2020 - Michael Wilbon

Michael Wilbon

Michael Wilbon is one of the nation’s most respected sports journalists and has an industry-wide presence as a decorated sportswriter who broadened his career to include television, radio, and new media.

A co-host of ESPN’s Pardon the Interruption and an analyst on NBA Countdown, ESPN and ABC’s longstanding NBA pregame show, Wilbon left The Washington Post in December 2010 after 31 years to assume an expanded role for the network.

Wilbon and his former Washington Post colleague, Tony Kornheiser, have co-hosted PTI since the show’s debut in October of 2001. PTI earned Sports Emmy awards in 2009, 2016, and 2017 in the Daily Studio category and is among the industry’s most-watched studio programs.

Since being added to the NBA coverage in 2005, Wilbon regularly contributes to NBA news and information programming across ESPN platforms. He appears frequently on SportsCenter and weekly on ESPN Radio 1000 in Chicago while also contributing to ESPN’s The Undefeated.

Wilbon began his career at The Washington Post in 1980 as a sports reporter and was a columnist from 1990-2010.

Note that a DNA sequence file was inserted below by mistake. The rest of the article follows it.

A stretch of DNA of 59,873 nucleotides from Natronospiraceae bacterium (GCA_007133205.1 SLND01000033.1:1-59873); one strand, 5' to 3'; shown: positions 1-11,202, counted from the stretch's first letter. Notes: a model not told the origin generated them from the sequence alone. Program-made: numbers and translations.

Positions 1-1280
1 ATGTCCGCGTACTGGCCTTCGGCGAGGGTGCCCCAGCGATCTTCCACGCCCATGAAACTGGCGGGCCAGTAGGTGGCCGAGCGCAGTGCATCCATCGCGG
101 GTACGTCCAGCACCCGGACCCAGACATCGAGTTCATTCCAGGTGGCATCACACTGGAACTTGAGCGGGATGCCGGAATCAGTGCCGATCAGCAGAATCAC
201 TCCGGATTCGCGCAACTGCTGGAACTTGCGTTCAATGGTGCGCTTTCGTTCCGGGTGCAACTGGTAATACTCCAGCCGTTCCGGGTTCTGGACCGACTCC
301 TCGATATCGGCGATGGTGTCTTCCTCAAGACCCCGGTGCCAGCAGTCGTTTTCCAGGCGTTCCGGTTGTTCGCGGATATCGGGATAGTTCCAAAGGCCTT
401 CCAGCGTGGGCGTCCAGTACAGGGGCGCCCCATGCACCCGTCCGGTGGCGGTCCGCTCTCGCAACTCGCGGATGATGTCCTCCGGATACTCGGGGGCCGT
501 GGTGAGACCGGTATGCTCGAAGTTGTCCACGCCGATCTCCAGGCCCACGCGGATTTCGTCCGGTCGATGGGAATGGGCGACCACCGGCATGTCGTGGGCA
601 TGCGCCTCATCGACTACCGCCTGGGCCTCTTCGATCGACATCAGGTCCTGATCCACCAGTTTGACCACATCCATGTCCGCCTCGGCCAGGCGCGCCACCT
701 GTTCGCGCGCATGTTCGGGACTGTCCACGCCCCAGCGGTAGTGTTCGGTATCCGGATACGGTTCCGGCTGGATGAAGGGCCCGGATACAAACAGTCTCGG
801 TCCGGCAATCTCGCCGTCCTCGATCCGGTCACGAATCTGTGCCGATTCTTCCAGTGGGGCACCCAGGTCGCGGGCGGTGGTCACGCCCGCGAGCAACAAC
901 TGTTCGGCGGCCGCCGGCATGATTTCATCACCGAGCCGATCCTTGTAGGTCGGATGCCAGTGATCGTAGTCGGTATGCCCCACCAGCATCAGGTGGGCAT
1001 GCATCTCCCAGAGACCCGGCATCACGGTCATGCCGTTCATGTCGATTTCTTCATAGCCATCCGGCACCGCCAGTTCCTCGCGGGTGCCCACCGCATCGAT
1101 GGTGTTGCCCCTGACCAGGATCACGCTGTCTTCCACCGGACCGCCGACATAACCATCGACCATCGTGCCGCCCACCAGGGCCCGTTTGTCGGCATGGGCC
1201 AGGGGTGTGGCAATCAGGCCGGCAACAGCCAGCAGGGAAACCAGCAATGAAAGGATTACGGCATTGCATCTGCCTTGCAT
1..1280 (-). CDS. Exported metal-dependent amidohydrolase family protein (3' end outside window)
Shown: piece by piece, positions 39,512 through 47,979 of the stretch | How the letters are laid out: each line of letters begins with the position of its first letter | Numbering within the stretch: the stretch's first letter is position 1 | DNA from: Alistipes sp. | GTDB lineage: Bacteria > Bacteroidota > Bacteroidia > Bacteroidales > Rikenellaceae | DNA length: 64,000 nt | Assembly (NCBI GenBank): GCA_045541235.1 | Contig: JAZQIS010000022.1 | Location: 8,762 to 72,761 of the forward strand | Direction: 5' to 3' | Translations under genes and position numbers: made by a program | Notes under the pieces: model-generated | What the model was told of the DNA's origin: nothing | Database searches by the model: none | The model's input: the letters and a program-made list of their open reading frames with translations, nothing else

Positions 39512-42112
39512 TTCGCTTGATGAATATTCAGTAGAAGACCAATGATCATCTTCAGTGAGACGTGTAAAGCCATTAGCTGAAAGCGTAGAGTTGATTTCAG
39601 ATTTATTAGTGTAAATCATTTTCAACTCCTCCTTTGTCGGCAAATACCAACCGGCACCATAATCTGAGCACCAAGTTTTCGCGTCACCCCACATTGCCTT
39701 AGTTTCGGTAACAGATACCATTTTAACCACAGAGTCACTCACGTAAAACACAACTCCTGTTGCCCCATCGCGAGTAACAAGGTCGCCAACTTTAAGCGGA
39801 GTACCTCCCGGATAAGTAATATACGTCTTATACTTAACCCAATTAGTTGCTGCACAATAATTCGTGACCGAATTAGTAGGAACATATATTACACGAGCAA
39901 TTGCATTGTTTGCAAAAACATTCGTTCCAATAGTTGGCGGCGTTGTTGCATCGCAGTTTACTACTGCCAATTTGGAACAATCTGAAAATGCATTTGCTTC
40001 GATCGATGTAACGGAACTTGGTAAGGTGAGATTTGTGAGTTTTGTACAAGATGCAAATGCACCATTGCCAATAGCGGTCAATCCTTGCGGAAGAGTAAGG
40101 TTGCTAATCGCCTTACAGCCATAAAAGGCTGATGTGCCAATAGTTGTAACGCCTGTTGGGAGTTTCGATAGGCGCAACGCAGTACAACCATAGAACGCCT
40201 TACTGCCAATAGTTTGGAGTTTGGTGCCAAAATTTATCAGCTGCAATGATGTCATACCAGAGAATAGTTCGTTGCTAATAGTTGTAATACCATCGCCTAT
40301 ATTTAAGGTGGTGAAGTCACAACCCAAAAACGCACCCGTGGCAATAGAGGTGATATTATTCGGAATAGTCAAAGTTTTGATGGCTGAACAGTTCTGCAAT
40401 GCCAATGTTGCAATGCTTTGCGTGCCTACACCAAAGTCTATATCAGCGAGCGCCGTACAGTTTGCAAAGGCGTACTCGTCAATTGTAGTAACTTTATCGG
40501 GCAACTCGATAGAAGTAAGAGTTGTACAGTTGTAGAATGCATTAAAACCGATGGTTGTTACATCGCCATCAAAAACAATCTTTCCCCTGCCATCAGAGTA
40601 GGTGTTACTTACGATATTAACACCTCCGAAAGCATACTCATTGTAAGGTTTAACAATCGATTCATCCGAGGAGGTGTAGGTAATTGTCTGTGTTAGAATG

During his years at The Post, Wilbon edited two books with Basketball Hall of Famer Charles Barkley, “I May Be Wrong But I Doubt It” and “Who’s Afraid of a Large Black Man,” Both made the New York Times best-seller list.

In October of 2017, Wilbon received, along with Kornheiser, the National Press Club’s most prestigious prize, the Fourth Estate Award, which recognizes journalists who have made significant contributions to the field.

In 2020, Wilbon was named the Curt Gowdy Media Award recipient for print journalism by the Naismith Memorial Basketball Hall of Fame, and he was named to the National Sports Media Association (NSMA) Hall of Fame.

In 2009, Wilbon was honored by the National Association of Black Journalists (NABJ) with the organization’s Lifetime Achievement Award. Two years earlier, he and Kornheiser received The Post’s prestigious Eugene Meyer Award, which recognizes employees who exemplify the principles embodied by the newspaper’s former owner/publisher.

In 2001, he was recognized by Sigma Delta Chi, the Society of Professional Journalists, as the top sports columnist in America. In March of 2011, Wilbon was inducted into the D.C. Sports Hall of Fame for his coverage and commentary on sports in and around the Nation’s Capital.

In 2015, he was inducted into the Chicagoland Sports Hall of Fame and the Northwestern University Athletic Hall of Fame in 2017. Wilbon received the fourth annual Sam Lacy-Wendell Smith award presented in 2018 by the Shirley Povich Center for Sports Journalism at the University of Maryland for his significant contributions to racial and gender equality in sports.

Born and raised on the South Side of Chicago, Wilbon graduated in 1980 from Northwestern, where he is now a member of the Board of Trustees and where in 1997, he was inducted into the inaugural class of the Medill School of Journalism’s Hall of Achievement.